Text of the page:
This article is mainly devoted to automated dynamic computations of track routes required to relocate rail vehicles on a rail infrastructure, intended for inclusion into traffic simulations. Addressing this problem was primarily motivated by efforts to improve the capabilities of current rail-traffic simulators, which often enable static specification of the above track routes to be made only manually (before starting the individual simulation experiments). The possibility of including dynamic computations of track routes for relocating objects (having a given length) into the run of a simulation experiment has a high potential to facilitate (and shorten) the process of simulation experiment parameterization. The dynamic track route computation procedures are based on original algorithms that clearly represent new (as yet unused) solutions in the rail-traffic simulation domain.

For a simulator to be classified as a credible tool for practical uses, the traffic and decision processes used within the simulation experiments must be such that the simulation should approach the real railway system operation as best as possible. In other words, it is very important that the automated solutions implemented in the simulator should be based on suitable models and methods providing results applicable in real traffic situations.

The present article describes an innovative automated solution of one type of operational problems, namely, determination of the train route topology or shunting route topology for relocation of a train/train set within the railway infrastructure. Information for the specification of the relocation encompasses the relocation object length, starting and final positions (tracks), and current railway yard occupation. The solution has been developed for use in rail-traffic simulators working at the mesoscopic level of detail.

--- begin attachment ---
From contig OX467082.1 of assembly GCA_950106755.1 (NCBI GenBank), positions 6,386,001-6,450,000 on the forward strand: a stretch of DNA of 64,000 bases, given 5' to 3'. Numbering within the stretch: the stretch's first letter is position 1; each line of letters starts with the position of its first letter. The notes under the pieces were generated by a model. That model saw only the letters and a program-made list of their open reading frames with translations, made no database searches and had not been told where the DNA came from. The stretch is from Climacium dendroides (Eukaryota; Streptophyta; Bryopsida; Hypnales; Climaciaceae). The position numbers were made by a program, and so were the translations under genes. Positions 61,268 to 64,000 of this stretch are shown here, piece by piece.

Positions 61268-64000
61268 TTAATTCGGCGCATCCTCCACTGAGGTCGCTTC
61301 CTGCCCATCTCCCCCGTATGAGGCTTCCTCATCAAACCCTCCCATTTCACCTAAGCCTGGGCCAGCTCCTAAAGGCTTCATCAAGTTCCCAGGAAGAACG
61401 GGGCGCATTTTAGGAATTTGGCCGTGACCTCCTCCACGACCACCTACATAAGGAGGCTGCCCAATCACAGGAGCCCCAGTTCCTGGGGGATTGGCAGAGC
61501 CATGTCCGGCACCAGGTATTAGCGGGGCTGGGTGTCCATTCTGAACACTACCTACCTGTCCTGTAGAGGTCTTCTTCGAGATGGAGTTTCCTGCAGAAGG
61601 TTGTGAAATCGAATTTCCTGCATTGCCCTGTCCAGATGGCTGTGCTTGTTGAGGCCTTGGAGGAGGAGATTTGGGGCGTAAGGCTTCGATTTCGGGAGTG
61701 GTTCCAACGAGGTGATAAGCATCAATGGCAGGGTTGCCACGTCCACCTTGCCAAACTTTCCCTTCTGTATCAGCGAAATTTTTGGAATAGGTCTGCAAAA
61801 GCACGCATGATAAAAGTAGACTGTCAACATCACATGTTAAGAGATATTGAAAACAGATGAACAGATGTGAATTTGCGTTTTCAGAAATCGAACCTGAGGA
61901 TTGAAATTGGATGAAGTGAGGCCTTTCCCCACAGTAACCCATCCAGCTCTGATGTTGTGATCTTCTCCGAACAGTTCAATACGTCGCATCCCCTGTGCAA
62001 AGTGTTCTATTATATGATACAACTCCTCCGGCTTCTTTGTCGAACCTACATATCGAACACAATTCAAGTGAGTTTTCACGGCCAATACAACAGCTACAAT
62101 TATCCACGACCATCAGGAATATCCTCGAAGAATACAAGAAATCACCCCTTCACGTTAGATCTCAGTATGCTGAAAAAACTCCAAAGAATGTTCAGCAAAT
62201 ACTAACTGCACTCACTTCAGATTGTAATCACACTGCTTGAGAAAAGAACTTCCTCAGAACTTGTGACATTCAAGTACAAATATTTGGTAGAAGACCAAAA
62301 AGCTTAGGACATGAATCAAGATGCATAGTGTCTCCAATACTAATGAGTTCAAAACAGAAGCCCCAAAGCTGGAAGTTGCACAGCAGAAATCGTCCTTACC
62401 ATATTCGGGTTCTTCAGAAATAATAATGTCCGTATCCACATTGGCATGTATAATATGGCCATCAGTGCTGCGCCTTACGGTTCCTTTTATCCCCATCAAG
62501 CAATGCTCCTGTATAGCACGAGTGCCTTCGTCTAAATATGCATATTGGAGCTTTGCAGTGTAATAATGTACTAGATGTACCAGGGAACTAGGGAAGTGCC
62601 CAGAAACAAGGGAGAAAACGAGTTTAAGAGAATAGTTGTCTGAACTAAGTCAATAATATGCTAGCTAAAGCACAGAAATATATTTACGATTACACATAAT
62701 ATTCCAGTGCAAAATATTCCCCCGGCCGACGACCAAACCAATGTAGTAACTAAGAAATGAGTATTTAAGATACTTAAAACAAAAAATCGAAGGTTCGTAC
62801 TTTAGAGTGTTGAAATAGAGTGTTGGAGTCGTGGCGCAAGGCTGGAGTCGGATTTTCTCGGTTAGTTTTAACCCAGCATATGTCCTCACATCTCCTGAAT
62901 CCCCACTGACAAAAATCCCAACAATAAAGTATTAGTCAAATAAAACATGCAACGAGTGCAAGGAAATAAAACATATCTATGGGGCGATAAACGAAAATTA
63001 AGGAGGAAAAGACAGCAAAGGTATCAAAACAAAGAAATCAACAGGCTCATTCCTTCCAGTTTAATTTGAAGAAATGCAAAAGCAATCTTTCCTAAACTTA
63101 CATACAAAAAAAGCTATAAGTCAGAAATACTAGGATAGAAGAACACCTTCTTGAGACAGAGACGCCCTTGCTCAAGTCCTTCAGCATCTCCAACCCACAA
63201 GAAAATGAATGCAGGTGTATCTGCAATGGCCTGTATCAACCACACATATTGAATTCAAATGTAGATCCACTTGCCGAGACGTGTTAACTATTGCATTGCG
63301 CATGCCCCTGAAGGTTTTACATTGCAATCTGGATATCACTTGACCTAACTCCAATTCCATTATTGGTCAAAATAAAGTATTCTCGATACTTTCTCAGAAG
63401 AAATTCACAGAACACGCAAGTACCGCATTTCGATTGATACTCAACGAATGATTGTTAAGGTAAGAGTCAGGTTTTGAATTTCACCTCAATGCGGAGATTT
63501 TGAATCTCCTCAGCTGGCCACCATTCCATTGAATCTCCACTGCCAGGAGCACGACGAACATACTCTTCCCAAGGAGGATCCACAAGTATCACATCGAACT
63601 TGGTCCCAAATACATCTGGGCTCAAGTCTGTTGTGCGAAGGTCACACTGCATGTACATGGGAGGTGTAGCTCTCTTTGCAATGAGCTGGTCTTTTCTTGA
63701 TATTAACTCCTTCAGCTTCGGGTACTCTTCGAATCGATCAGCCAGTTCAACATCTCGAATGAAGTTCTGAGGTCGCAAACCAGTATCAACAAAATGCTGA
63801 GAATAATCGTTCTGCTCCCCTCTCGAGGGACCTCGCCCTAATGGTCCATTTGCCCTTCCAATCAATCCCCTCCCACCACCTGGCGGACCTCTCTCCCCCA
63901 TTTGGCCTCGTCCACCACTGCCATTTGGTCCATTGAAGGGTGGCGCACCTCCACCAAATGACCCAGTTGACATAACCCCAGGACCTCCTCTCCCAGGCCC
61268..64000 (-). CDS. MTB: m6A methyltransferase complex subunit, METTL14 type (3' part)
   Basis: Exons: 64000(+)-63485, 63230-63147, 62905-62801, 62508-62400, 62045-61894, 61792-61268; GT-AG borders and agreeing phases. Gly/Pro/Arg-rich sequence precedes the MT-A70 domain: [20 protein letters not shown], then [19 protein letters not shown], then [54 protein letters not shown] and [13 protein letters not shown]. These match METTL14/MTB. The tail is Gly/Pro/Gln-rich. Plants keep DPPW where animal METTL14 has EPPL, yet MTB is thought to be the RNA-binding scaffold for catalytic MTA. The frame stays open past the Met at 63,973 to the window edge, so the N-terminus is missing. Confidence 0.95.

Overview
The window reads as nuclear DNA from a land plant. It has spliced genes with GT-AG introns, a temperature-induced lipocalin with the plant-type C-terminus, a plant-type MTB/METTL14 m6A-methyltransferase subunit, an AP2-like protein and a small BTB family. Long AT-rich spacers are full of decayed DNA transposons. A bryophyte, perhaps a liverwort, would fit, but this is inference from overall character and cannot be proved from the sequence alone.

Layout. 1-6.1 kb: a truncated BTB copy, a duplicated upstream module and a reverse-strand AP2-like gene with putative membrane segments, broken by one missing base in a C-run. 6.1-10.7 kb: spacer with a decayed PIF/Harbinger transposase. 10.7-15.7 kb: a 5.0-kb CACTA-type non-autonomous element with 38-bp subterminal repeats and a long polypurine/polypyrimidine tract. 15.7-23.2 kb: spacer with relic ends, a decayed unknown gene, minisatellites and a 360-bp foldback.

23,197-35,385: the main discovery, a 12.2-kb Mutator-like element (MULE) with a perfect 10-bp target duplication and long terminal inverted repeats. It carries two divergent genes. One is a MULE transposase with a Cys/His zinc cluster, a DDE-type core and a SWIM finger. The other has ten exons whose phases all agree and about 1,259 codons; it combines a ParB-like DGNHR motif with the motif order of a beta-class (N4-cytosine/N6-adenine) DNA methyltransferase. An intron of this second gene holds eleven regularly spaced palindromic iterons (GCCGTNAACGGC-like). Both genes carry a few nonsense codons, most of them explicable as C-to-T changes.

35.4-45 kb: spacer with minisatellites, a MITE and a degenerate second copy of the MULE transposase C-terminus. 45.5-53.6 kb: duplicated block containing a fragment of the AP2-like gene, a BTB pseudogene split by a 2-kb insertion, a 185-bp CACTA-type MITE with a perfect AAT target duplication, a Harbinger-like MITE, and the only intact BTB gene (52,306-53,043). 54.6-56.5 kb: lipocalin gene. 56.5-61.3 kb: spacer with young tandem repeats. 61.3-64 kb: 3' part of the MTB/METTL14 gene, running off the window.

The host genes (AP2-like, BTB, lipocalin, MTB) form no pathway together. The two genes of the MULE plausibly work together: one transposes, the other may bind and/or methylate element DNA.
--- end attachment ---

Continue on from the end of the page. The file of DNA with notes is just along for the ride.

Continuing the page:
2. Literature Review

The operation of railway systems is examined and optimized by employing a number of different methods and techniques that are supported by various software tools. The main goal of such optimizations is to find such solutions which can be used to help ensure quality traffic. The term quality traffic can be interpreted (with some simplifications) as traffic that (i) basically (with minor deviations) follows the timetable and (ii) uses the service resources economically, i.e., means of transport (such as shunting locomotives), elements of infrastructure (on which rail vehicles are moved), and human resources (e.g., technical personnel working in the field of rail yards). A number of specific optimization tasks can be identified in the complex of provisions to ensure quality traffic, and each task may use suitable models of the infrastructure and models of the traffic and traffic management systems.

One of the important optimization tasks consists in solving the train routing problem. This extensive problem includes, for instance, the following partial tasks: rail line assignment to trains within the extensive areas of railway networks [1, 2]; coordinated assignment of track routes to more than one train in the railway station [36]; and identification of suitable track routes for rail vehicle shunting [7]. Among the relevant factors playing a role when solving such problems is the configuration of the specific infrastructure on which the traffic takes place. This implies that one should seek to select the best-fitting track infrastructure model and use the most suitable algorithms for each specific type of examination.